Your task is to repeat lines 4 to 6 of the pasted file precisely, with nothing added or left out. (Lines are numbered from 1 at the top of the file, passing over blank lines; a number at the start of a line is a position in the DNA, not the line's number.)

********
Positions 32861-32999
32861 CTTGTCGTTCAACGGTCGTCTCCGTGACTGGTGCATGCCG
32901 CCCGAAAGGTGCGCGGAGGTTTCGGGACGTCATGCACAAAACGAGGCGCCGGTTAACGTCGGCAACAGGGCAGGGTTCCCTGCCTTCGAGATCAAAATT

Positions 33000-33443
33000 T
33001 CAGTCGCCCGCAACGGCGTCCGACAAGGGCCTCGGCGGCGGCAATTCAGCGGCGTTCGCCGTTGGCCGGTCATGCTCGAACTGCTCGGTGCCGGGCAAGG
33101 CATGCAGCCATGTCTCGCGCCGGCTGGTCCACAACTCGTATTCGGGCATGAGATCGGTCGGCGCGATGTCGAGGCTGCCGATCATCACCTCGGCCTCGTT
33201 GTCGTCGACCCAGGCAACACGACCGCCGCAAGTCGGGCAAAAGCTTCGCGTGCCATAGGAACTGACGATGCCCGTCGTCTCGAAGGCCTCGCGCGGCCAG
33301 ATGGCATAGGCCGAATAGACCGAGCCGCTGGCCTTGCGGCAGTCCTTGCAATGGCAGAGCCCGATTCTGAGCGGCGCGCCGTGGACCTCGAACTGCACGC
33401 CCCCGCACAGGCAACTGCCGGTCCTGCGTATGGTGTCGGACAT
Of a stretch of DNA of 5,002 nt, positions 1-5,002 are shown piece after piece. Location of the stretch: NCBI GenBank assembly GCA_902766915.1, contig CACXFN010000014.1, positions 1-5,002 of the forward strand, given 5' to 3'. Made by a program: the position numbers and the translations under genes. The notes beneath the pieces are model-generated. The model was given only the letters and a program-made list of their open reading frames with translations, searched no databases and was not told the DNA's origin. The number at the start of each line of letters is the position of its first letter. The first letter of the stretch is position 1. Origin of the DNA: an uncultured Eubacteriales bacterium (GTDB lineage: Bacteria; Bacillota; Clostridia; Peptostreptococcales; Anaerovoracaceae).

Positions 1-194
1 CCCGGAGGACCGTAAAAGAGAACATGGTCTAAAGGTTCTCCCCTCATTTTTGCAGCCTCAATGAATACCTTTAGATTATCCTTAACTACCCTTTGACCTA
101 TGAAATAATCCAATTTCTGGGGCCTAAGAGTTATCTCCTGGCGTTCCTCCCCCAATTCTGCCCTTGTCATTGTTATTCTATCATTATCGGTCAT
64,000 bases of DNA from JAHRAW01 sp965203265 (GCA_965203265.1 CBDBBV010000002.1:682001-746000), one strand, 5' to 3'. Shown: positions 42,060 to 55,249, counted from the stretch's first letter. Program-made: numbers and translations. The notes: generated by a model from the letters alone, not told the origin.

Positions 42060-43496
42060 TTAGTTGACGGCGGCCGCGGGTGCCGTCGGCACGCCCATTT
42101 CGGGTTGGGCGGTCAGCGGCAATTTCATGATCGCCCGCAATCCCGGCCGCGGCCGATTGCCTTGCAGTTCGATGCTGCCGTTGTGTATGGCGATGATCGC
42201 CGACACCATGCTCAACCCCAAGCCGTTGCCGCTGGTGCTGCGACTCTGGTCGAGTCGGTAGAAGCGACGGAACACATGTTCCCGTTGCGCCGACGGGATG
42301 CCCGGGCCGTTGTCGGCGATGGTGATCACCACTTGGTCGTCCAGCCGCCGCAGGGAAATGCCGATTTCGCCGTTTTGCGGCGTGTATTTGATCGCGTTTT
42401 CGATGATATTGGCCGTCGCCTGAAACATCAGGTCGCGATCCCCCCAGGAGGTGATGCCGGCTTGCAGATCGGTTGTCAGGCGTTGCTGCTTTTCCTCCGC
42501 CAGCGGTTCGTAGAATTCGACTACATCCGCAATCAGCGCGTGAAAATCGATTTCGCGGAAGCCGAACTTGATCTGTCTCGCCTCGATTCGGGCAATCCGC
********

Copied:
Positions 33000-33443
33000 T
33001 CAGTCGCCCGCAACGGCGTCCGACAAGGGCCTCGGCGGCGGCAATTCAGCGGCGTTCGCCGTTGGCCGGTCATGCTCGAACTGCTCGGTGCCGGGCAAGG